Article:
"Postpunk" is a pretty wobbly term and the liner notes to this 3-CD compilation don’t quite nail it down. Taking the positive progress approach to musical history, we’re told how punk nearly obliterated "the tyranny of musical technique" and created "a nearly classless underground" in which postpunk could flourish. Which doesn’t explain why most of the groups here have technique to spare — unless by "technique" you mean guitar solos — or acknowledge the fact that few people are as aesthetically class-conscious as someone who thinks they’ve latched onto a minority taste.
More to the point, postpunk — sometimes referred to by that equally unhelpful term "new wave" — was a manifestation of what any musical form does when it reaches the end of its progressive thread, which is to revisit and rework its developmental highlights. Postpunk was rock’s neo-romanticism, a return to traditional values after the dead end of pomp rock, art rock et al.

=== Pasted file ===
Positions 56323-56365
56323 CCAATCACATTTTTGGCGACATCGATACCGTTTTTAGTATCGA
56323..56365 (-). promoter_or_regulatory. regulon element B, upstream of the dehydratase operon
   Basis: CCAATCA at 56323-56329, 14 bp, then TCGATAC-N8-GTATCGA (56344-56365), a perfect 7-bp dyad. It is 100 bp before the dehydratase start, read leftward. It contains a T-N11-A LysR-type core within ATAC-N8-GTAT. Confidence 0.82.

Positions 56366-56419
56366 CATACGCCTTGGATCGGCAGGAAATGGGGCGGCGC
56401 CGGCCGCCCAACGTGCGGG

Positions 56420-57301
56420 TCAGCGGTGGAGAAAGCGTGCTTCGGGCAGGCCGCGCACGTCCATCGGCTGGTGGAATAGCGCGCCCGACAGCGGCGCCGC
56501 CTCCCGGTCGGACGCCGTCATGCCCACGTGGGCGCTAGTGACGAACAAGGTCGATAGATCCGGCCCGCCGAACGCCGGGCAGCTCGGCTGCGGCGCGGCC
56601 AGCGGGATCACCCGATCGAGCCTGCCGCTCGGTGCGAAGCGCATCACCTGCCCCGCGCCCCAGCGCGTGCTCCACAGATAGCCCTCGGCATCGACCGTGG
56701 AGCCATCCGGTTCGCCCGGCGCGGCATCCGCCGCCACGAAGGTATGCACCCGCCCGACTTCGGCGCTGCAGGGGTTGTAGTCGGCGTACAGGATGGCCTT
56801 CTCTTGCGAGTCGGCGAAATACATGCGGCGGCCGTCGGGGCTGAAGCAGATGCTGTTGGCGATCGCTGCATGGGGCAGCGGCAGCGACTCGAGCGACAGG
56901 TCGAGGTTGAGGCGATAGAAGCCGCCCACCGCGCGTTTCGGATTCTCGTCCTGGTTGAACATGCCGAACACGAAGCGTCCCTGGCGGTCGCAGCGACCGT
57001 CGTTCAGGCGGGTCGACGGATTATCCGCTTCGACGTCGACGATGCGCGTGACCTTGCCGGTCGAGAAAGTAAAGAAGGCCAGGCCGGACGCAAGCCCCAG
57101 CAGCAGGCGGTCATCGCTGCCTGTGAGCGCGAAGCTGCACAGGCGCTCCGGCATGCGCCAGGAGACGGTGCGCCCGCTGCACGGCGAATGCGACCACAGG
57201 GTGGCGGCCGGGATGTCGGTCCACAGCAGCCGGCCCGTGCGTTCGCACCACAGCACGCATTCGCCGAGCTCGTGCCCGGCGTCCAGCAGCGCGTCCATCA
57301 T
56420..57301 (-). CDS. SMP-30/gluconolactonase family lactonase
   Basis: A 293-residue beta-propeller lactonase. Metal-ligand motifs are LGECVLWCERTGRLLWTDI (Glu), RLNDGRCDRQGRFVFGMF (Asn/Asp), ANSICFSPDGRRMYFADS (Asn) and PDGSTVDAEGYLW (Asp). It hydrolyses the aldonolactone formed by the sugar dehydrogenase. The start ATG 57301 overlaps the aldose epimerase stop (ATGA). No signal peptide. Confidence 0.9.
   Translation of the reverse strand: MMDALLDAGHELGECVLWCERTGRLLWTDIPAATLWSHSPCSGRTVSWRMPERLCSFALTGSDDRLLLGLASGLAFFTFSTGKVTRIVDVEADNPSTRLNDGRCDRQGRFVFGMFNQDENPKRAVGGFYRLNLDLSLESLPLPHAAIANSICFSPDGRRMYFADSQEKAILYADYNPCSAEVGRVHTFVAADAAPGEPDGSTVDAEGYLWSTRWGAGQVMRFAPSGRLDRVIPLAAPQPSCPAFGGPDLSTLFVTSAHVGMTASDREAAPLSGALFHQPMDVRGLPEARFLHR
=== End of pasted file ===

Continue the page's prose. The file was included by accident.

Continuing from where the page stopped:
Punk was a ferocious skewering of rock pretension, just revolutionary enough to make a whole generation of musicians too self-conscious to insert a Bach chorale into a pimply, 10-minute miniopera and influential enough to reassert the viability of brevity and energy.
So that’s the common thread here — rediscovered terseness — and it ain’t much to hang 48 varied cuts on. Do Throbbing Gristle fans really want to hear Simple Minds? Are Mission of Burma devotees ready to make common cause with admirers of Thomas Dolby? Well, maybe, now that enough time has passed and Iggy Pop’s "New Values" and Heaven 17’s "(We Don’t Need This) Fascist Groove Thing" can be seen as having been cut from the same zeitgeist cloth. Or maybe the other subtext here — the beginning of the serious Balkanizing of the "rock" audience — has taken hold to the extent that only collectors (who tend to be omnivorous) and rock critics (who are paid to maintain their unnaturally catholic listening habits) will feel compelled to hear this all the way through, at least once.